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Josiah Bissell Jr.

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100 Acre Tract of land in Rochester

In 1811, Nathaniel Rochester laid out lots within the One Hundred Acre Tract of land that he and his partners had purchased eight years earlier. The first lot was sold in November of that year. Despite a delay caused by the War of 1812, the lots were soon in great demand and Rochesterville became a bustling community.

Nathaniel Rochester, William Fitzhugh and Charles Carroll, the trio who famously purchased the One Hundred Acre Tract of land that grew into the city of Rochester, were Southerners from Hagerstown, Maryland. As such they were an anomaly. For the most part, the earliest settlers in Western New York came from New England, bringing with them a Puritan ethic that infused their work as well as their worship. Perhaps no one embodied that spirit more than Josiah Bissell Jr. whose life was short, but his accomplishments long.

Born in 1790, he grew up in Pittsfield, Massachusetts and by his late teens was working with his merchant father in an establishment known as Bissell & Son. Josiah had two friends from Springfield, the brothers Elisha and Hervey Ely, who were drawn to “Rochesterville” shortly after lots went on sale within the 100-Acre Tract. By 1813, the Elys and Josiah Bissell, were partners in the Red Mill, the first commercial structure built within the new settlement. An early city historian reported on its success: “[F]or years, the mill continued to grind the ‘grists’ that crowded to its doors from far and near.”

Bissell pursued many other interests, often so righteously religious that some Rochesterians found him annoying. He launched a campaign to put a Bible in every home. He founded a six-day transportation company that delivered people, mail and goods without desecrating the Sabbath, which other less fervent companies did regularly.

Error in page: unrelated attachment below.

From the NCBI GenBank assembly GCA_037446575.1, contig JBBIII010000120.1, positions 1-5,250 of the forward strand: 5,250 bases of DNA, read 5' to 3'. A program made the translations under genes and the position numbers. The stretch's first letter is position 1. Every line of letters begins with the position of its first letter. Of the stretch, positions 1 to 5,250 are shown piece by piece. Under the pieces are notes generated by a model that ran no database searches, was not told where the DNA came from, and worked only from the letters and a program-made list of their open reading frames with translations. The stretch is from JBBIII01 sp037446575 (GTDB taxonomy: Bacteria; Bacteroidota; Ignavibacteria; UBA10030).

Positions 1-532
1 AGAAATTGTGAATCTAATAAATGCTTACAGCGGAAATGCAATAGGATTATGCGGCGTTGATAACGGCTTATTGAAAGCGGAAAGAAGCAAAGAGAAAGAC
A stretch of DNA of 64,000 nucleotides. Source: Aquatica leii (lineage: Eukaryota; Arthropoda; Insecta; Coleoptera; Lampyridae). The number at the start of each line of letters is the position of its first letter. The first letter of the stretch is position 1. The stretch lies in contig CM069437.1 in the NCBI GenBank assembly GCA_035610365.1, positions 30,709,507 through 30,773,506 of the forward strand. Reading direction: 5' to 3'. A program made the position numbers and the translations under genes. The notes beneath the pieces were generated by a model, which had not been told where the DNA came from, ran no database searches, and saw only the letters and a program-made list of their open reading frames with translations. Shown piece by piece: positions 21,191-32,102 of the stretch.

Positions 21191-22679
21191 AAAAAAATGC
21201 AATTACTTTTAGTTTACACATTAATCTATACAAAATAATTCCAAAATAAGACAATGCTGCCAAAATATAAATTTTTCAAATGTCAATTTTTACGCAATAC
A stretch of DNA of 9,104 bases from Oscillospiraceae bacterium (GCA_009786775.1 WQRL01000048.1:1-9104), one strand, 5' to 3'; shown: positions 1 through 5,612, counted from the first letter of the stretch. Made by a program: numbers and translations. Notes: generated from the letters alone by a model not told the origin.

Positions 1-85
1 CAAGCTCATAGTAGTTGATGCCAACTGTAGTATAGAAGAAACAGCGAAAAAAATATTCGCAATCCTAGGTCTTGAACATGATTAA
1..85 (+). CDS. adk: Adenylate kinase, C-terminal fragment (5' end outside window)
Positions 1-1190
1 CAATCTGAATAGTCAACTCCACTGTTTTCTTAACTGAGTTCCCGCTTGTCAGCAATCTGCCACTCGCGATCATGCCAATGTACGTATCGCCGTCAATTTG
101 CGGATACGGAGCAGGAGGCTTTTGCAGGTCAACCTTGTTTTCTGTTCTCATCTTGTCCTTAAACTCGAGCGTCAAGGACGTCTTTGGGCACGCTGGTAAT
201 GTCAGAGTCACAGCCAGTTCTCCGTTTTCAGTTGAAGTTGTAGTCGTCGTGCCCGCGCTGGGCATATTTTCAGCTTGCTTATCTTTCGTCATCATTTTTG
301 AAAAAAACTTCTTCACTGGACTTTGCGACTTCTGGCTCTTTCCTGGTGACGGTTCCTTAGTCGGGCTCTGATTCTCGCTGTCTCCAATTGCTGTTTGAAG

One Sunday when a group of Presbyterians found themselves squeezed uncomfortably into a small schoolhouse for their religious service, they expressed the need to find a new location. Bissell announced he would build a church by the following Sunday, a boast that parishioners found quite arrogant. Years later, the congregation’s pastor, Rev. Dr. Joel Parker, recalled how Bissell “contracted for timber with one set of men, framing it with another, seats at one carpenter’s shop, glazing doors at another, pulpit &c. at another, and employed two gangs of men to lay floors. By Tuesday night the framing was begun, Thursday it was boarded in, Friday floors laid, Saturday pulpit and seats put in place….” The next day, 400 people worshipped at the new church.

In the fall of 1830, Bissell invited Presbyterian minister Charles G. Finney to speak. Today Rev. Finney is remembered as the Father of Modern Revivalism and it was in our city where he probably earned the title, giving 98 sermons over a six-month period. His passionate (some might say fanatic) sermons attracted huge crowds. Local shopkeepers closed their businesses when he spoke, posting notices that urged their customers to attend Finney’s rallies.

In February 1831, as Finney neared the end of his days in Rochester, Josiah Bissell fell dangerously ill. With the arrival of spring, he seemed sufficiently recovered and set off for Seneca Falls to oversee construction of a mill. The next day he showed signs of severe fatigue and, by evening, began coughing blood. Urged not to speak out of concern he would further irritate diseased lungs, he communicated with signs or by writing on a slate.

When it became apparent that he was dying, he used his voice one final time. Attendants overheard him reciting Psalm 42: “Why art thou cast down, O my soul, and why art thou disquieted within me? Hope thou in God; for I shall yet praise him, who is the health of my countenance and my God.” On Tuesday, April 5, 1831, Josiah Bissell Jr. died at the age of 40 years. However controversial he had been in life, no one could deny his many accomplishments and he was profoundly mourned in death.

Today, his son Josiah W. Bissell is perhaps better remembered for contributions he made to our city, most notably as the man who named East Avenue. But the father left an important legacy for our Third Ward neighborhood. While living on Troup Street, he speculated in land near his home. That property shows up in an early plat book as the Cornhill Tract. In 1970, a group of artists adopted the name for an art show they were planning. The name resonated so well that today the old Third Ward is known as Corn Hill and that art show, of course, became the Corn Hill Arts Festival.